Molecular mechanism of xylose utilization in a plant growth-promoting bacterium Pseudomonas fluorescens SBW25 : a thesis submitted in partial fulfillment of the requirements for the degree of Doctor of Philosophy in Genetics at Massey University, Auckland, New Zealand

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Pseudomonas fluorescens SBW25 is a plant growth-promoting bacterium that was originally isolated from the phyllosphere of field-grown sugar beet. It is capable of aggressively colonizing sugar beet and a number of other crops such as wheat, maize and peas, and inhibiting the damping-off disease caused by Pythium ultimum. P. fluorescens SBW25 has become an important model organism for studying the molecular interactions between bacteria and plants. Previous promoter-trapping analysis showed that SBW25 elevates expression of over 100 genes in its genome when colonizing sugar beet seedlings. These include a candidate gene for xylose utilization, suggesting that SBW25 colonization may be critically dependent on the presence and catabolism of plant-derived xylose. The overall aim of this project is to unravel the molecular basis of xylose utilization by P. fluorescens SBW25 and demonstrate its ecological significance for bacterial survival in complex plant experiments. Bacterial degradation of xylose is sequentially mediated by two enzymes - an isomerase (XutA) and a xylulokinase (XutB) - with xylulose as an intermediate. P. fluorescens SBW25, though capable of growth on xylose as a sole carbon source, encodes only one degradative enzyme XutA in the xylose utilization (xut) locus. Here, using site-directed mutagenesis and transcriptional assays I identified two functional xylulokinase-encoding genes (xutB1 and xutB2), and further showed that expression of xutB1 is specifically induced by xylose. Surprisingly, the xylose-induced xutB1 expression is mediated by the mannitol-responsive regulator MtlR, using xylulose rather than xylose as the direct inducer. In contrast, expression of the xutA operon is regulated by XutR in a xylose- and xylulose-dependent manner. Moreover, the data indicate a complex overlapping cellular responses to xylose and other structurally similar sugars such as mannitol, sorbitol, fructose as well as ribose. Both XutR and MtlR are transcriptional activators of the AraC family, members of which typically use DNA-looping to modulate levels of gene expression. The functionality of XutR has been subjected to detailed genetic and biochemical analyses, including promoter mapping, electrophoretic mobility shift assay (EMSA) and DNase I footprinting assay. My data leads to a XutR regulatory model that does not involve DNA-looping. XutR functions as a dimer, which recognizes two inverted repeat sequences; but binding to one half site is very weak requiring inducer molecules such as xylose for activation. To determine the ecological significance of xylose utilization for bacterial colonization in planta, a Xut- mutant (?xutA) was subjected to competitive colonization on sugar beet seedlings together with a neutrally marked wild-type strain. Results showed that the ?xutA mutant was significant less competitive than the wild-type strain both in the shoot and the rhizosphere. Together, the data show that xylose utilization is an important trait for P. fluorescens SBW25 to colonize surfaces of plants. It should be noted that xylose can only support slow bacterial growth of P. fluorescens SBW25, and thus it is not the sugar of choice in the presence of other preferred carbon and energy sources such as succinate, glucose and arabinose. The underlying mechanism is called carbon catabolite repression (CCR). CCR has been well studied in E. coli, where it is mainly mediated by the catabolite-activation protein CAP charged with cAMP. However, CCR still remains elusive for non-enteric bacteria such as Pseudomonas. Previous studies in other Pseudomonas species indicate that CCR in Pseudomonas occurs at post-transcriptional levels and involves specific binding of the Crc protein to mRNAs of respective catabolic genes. However, genetic tools suitable for studying post-transcriptional gene expression are lacking, particularly vectors derived from mini-Tn7. Mini-Tn7 vectors possess the advantage of delivering reporter fusions into the chromosome in a site- and orientation-specific manner. To facilitate the study of CCR in Pseudomonas, I have successfully constructed and validated a panel of five mini-Tn7 vectors for analysis of post-transcriptional gene expression in Pseudomonas. Four vectors allow construction of translational fusions to ß-galactosidase (lacZ), while the fifth is designed for functional analysis of noncoding RNA genes. Translational fusions can be constructed without a functional promoter in the vector or from an inducible promoter of either Ptac or PdctA. I show that promoterless fusions have value for determining levels of translation, whereas fusions to inducible promoters have utility in the analysis of mRNA-binding factors. Next, a combination of site-directed mutagenesis and gene expression assays were used to identify regulators that are involved in the succinate-mediated repression of the xut operon. Succinate is an intermediate of the tricarboxylic acid (TCA) cycle and it is preferentially used by P. fluorescens SBW25 as a source of carbon and energy. In this work, I have successfully identified the major regulatory components of CCR in P. fluorescens SBW25. These include a two-component signal transduction system CbrAB, two small non-coding RNAs CrcY and CrcZ, and a two-protein complex composed of Crc and Hfq. Results showed that when succinate is present, the Crc/Hfq complex inhibits expression of xut genes via binding of the mRNA transcript; when succinate disappears, CbrAB activates the expression of CrcY and CrcZ, which in turn sequesters the Crc/Hfq complex and relieves repression of the xut operon. Taken together, data presented in this thesis indicate novel mechanisms of xylose utilization in terms of not only the catabolic genes but also the mode of their regulation, and reveal complexity and redundancy of regulators involved in the succinate-mediated repression of xylose utilization genes.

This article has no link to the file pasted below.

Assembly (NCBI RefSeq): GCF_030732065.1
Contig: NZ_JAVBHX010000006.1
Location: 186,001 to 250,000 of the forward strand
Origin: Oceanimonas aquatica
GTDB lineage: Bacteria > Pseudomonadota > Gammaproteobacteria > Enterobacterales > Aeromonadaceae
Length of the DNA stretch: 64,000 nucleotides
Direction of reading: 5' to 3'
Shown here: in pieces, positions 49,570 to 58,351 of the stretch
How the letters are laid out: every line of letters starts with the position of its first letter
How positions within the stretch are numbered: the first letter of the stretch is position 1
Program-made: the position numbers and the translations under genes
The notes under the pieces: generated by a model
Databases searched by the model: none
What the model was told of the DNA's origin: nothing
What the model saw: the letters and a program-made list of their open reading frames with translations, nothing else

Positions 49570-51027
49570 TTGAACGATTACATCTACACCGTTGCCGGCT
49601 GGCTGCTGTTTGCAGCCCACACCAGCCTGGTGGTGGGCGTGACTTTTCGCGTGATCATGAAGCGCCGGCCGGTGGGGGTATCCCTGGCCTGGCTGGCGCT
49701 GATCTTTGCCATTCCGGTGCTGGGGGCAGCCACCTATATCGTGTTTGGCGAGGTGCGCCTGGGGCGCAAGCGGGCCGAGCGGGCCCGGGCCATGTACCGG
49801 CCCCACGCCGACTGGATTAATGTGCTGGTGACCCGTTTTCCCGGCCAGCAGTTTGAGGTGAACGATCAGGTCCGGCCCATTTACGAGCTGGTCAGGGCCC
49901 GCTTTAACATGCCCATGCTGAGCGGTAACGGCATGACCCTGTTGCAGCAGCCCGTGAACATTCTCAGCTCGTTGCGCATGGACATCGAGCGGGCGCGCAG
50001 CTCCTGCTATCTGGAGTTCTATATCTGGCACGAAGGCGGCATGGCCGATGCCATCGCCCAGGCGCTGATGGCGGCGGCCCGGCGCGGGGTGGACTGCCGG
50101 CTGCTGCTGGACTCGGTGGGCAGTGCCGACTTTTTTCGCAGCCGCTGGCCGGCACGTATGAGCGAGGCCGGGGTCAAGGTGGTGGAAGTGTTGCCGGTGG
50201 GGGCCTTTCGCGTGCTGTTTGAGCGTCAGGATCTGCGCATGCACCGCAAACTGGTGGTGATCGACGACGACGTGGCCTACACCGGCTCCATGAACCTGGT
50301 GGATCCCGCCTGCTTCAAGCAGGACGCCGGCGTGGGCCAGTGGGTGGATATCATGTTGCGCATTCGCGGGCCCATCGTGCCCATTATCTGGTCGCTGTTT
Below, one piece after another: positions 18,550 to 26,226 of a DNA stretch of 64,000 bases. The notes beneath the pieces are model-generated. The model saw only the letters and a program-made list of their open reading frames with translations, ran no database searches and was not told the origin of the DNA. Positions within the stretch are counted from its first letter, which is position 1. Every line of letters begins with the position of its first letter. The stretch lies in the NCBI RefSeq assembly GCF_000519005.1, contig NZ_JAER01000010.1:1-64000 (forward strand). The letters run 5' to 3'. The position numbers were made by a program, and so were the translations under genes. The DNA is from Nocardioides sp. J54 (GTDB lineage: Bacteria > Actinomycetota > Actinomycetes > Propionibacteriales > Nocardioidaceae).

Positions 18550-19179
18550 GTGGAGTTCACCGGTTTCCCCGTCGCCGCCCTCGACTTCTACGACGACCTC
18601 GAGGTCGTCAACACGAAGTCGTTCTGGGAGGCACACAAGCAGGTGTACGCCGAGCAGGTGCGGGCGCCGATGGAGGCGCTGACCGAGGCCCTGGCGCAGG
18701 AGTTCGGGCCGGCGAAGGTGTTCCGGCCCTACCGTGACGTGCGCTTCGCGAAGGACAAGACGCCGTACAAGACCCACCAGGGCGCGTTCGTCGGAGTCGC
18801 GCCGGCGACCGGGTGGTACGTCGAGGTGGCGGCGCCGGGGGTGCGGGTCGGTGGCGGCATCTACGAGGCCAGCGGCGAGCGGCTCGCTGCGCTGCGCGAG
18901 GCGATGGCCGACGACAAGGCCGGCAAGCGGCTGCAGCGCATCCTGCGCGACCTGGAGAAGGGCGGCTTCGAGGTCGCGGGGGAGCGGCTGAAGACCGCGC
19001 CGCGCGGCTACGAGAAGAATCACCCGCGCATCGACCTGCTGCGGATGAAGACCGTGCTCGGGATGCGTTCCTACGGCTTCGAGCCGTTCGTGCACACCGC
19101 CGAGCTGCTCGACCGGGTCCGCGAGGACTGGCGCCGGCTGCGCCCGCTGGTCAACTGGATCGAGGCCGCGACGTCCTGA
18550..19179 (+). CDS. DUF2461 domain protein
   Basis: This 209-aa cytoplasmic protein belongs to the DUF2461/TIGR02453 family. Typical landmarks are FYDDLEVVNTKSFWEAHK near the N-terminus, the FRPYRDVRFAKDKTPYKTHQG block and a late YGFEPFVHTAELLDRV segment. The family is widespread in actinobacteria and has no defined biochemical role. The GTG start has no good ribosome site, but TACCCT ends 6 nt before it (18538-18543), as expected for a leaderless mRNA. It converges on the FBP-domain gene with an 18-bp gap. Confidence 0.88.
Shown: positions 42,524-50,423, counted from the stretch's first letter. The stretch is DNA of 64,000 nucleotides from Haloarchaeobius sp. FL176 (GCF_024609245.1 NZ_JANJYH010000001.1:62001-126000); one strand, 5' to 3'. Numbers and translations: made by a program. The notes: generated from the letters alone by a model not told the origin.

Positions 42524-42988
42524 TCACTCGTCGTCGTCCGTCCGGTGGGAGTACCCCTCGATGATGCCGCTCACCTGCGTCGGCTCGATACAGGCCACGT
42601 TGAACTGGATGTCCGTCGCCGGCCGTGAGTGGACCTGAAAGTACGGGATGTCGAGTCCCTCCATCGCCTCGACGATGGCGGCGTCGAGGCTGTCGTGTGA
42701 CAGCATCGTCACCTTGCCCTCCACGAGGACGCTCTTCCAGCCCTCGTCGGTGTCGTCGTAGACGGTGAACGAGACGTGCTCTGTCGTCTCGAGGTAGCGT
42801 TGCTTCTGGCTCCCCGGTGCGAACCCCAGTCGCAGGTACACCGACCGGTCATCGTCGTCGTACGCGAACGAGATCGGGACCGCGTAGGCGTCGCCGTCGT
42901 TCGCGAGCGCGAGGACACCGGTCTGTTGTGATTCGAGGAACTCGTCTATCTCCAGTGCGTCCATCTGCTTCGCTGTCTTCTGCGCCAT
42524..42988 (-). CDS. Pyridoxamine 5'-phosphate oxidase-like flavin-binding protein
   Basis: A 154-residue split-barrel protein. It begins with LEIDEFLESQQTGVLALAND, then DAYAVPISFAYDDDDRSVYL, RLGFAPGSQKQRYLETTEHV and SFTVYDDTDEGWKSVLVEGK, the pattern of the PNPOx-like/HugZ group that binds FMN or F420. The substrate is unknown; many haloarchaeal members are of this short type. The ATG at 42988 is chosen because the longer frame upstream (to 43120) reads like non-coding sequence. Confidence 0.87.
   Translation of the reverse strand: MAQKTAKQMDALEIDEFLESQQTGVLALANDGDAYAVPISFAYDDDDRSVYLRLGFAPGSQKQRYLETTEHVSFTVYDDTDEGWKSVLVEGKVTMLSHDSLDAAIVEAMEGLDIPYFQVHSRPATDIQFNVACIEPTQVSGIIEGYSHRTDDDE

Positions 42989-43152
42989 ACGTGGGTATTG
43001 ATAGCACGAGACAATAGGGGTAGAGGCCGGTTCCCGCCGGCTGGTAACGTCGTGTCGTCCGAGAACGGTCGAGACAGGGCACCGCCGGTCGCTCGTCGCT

Appendix I removed from digital copy for copyright reasons: Liu, J., Rainey, P. B., & Zhang, X.-X. (2014). Mini-Tn7 vectors for studying post-transcriptional gene expression in Pseudomonas. Journal of Microbiological Methods, 107, 182-185.
Pseudomonas fluorescens, Molecular aspects, Research Subject Categories::NATURAL SCIENCES::Biology::Cell and molecular biology::Genetics